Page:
To build his case, Ahsan Iqbal did concede that the President could surely issue an ordinance when parliament was not in session to meet any emergency on the legal front. But introduction of new taxes or withdrawing some of them was not allowed through the presidential ordinance. Such measures definitely fall in the category of a “money bill,” which can only be approved by directly elected national assembly of Pakistan.

Asad Qaisar sought the opinion of Hammad Azhar, the minister of industries who often speaks for Dr Hafiz Sheikh, both in the National Assembly and the Senate. Instead of wasting time in “legal” hair splitting, Azhar preferred to arrogantly remind Ahsan Iqbal that while in the government, Nawaz Sharif had massively been tweaking with revenue schemes by issuing Statuary Regulatory Orders, commonly known as SROs. Imran government, on the contrary, always acts transparent whenever it comes to introduce changes in revenue schemes and structures.

The confidence-oozing arrogance of Azhar, during Monday sitting of the National Assembly, instantly sparked rumours that Prime Minister Imran Khan was almost set to remove Dr Hafiz Sheikh and Azhar, the youthful member from Lahore, would replace him. One preferred to wait and watch.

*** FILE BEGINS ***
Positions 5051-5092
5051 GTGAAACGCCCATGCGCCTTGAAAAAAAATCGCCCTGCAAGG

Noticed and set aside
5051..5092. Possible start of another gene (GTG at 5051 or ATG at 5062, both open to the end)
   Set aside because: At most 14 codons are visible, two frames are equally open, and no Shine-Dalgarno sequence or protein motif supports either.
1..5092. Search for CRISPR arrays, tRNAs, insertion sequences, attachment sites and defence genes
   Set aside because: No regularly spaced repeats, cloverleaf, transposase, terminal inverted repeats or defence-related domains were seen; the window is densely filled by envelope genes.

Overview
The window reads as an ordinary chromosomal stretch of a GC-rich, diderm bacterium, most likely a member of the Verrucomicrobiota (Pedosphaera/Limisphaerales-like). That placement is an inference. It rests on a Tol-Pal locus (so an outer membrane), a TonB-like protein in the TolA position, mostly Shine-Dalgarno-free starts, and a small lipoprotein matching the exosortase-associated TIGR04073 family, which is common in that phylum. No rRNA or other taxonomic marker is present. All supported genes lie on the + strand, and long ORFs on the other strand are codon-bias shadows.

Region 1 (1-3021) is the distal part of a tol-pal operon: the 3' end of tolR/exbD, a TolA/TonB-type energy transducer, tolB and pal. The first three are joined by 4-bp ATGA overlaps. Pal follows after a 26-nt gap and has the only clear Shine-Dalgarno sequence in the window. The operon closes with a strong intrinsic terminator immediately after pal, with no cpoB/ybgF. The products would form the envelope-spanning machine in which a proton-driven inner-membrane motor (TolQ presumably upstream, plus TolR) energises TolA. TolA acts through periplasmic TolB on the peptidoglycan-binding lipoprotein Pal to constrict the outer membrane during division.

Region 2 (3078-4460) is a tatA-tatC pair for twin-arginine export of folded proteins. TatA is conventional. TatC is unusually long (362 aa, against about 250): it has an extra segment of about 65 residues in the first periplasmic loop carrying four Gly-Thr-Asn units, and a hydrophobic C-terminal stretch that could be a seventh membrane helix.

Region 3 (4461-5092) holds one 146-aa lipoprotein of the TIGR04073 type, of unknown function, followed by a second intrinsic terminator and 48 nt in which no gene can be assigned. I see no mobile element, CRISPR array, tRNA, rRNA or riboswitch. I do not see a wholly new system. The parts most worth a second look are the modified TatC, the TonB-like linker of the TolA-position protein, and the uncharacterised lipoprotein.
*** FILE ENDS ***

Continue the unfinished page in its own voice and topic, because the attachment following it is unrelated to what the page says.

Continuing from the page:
To seek clearance regarding the hot rumour, I tried to contact two federal ministers, considered close to the Prime Minister these days. One preferred to ignore my WhatsApp message after reading it. But the reply another minister provided neither confirmed nor denied the rumour.

Returning to house proceedings, one should also report that Dr Babar Awan, another unelected advisor of the Prime Minister for dealing with parliamentary business, made a serious attempt to compensate for arrogant conduct of Hammad Azhar. He unleashed an academic discussion to find out whether recently issued presidential ordinance fell in the category of a money bill or not.

Visibly, Asad Qaisar, the Speaker, was too eager to settle the matter there and then by passing a ruling. But Raja Pervez Ashraf literally begged him to refrain from it. And for a change the Speaker opted to show some mercy by announcing that he would seek a meeting with the law minister and Attorney General to clear his mind. He also asked the Opposition to nominate people for attending the proposed meeting.

Yet, I am forced to concede that fiscal measures, announced through the Presidential Ordinance, are here to stay and our so-called “representatives” will certainly fail to disapprove them. The Imran government has recently reestablished its majority in the National Assembly and it will not feel shy to run this country like a one-party state.